Wednesday, May 16, 2007

Sam Cooke Was Wrong*

Math and science have been the media darlings of late, but two reports being released today may temporarily shift the focus to history and civics.

The results of National Assessment of Educational Progress (NAEP), the federal government's measure of public school achievement, indicate test scores are up for fourth-graders and 12th-graders in U.S. history and civics. Because testing varies from state to state (our WASLTAKS in Texas), the NAEP is considered "the nation's report card" because it tests a random sample of students nationwide in a variety of subjects at different grade levels.

According to the reports, the percentage of fourth-graders who met basic standard on the assessment rose last year from 64 percent in 1994 to 70 percent last year. In civics, the jump went from 69 percent in 1998 to 73 percent last year. High school students fared well in history, too: 61 percent of 12th-graders scored at or above basic, up from 55 percent in 2001. Interestingly, the National Assessment Governing Board, which conducts the regular test sampling of schools in the U.S., noted that on other tests in the same time period, "in reading, math, science and civics--results have indicated flat or declining performance."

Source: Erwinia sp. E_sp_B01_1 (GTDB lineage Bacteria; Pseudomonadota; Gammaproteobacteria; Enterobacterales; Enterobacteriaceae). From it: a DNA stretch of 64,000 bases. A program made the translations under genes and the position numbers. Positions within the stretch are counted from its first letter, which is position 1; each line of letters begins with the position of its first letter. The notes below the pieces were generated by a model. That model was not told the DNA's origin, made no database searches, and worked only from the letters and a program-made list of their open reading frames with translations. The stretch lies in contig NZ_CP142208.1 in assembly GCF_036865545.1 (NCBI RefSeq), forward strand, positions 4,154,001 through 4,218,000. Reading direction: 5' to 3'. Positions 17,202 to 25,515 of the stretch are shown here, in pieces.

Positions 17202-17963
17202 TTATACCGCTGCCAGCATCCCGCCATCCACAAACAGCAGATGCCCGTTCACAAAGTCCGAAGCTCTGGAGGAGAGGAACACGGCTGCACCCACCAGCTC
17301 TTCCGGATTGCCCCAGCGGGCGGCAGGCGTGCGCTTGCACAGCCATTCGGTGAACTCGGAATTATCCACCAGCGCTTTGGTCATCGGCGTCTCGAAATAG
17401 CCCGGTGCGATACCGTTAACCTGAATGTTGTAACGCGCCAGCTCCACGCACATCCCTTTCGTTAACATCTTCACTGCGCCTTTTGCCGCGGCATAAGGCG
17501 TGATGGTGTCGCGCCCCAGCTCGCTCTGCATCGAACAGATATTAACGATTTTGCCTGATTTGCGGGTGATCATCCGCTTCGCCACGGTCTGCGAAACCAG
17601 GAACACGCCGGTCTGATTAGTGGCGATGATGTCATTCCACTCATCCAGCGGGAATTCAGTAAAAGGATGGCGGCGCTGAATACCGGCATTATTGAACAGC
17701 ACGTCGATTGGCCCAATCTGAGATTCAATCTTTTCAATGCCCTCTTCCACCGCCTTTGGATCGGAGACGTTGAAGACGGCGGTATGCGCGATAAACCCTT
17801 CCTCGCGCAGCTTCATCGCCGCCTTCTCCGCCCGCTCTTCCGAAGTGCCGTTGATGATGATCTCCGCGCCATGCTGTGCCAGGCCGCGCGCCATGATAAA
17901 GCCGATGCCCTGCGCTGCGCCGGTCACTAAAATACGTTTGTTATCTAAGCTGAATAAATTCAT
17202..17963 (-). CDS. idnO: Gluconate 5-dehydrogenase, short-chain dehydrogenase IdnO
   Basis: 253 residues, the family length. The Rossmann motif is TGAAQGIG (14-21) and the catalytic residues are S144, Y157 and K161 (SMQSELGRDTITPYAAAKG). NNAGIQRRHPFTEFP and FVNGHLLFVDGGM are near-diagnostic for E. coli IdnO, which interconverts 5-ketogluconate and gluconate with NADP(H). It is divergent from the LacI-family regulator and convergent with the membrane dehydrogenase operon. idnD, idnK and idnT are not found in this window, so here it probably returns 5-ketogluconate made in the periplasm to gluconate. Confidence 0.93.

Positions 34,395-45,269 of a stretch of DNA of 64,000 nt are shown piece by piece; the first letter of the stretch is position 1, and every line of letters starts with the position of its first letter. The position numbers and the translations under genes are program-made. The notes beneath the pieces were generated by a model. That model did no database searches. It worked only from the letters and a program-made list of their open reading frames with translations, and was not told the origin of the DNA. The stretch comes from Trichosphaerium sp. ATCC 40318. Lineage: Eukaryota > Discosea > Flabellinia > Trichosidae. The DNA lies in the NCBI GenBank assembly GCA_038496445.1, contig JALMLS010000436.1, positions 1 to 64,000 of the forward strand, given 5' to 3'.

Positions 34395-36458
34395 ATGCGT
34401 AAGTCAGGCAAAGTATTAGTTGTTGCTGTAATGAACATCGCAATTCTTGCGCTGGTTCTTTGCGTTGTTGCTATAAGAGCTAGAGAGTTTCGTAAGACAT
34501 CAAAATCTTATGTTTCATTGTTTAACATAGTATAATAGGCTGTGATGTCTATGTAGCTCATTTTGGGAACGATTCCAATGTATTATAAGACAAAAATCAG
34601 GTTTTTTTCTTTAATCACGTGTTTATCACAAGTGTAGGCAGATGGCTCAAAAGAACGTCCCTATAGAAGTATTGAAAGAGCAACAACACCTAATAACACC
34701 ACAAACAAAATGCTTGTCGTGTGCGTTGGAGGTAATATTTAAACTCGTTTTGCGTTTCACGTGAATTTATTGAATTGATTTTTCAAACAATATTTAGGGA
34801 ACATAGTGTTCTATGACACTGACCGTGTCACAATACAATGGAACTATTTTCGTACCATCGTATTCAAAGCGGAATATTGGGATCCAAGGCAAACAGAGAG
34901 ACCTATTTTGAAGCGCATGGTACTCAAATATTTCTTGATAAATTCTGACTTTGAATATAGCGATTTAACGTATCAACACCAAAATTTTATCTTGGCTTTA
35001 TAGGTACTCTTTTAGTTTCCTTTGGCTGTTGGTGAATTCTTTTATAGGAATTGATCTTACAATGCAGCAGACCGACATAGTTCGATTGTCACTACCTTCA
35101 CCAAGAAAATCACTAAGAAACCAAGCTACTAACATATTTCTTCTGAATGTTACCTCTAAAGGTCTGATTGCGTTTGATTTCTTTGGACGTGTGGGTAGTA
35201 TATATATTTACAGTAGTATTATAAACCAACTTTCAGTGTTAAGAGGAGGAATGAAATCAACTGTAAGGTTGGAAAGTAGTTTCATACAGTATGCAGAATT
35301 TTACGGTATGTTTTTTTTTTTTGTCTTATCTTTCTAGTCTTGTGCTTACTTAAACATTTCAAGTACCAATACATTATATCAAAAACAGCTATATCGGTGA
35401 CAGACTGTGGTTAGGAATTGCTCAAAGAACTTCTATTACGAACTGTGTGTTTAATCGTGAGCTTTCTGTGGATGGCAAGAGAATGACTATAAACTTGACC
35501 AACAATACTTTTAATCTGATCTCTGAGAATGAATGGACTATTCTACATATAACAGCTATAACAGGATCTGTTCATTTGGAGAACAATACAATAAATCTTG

Teachers of history and civics have long battled over what students should know, and the latest NAEP results will no doubt fuel that fire. Although the scores are up, it is interesting to see just what students were and weren't able to correctly identify or describe. Here's a snippet of how test-takers fared. In U.S. history:
  • 35 percent of fourth-graders explained how two inventions changed life in the U.S.
  • 1 percent of eighth-graders explained how the fall of the Berlin Wall affected foreign policy
  • 36 identified immigration pattern and explained its causes.
Aside from giving radio DJs (and bloggers) something to ponder, what should we make of these results? Are they cause for celebration or more careful consideration?

(*"What a Wonderful World" - Sam Cooke)

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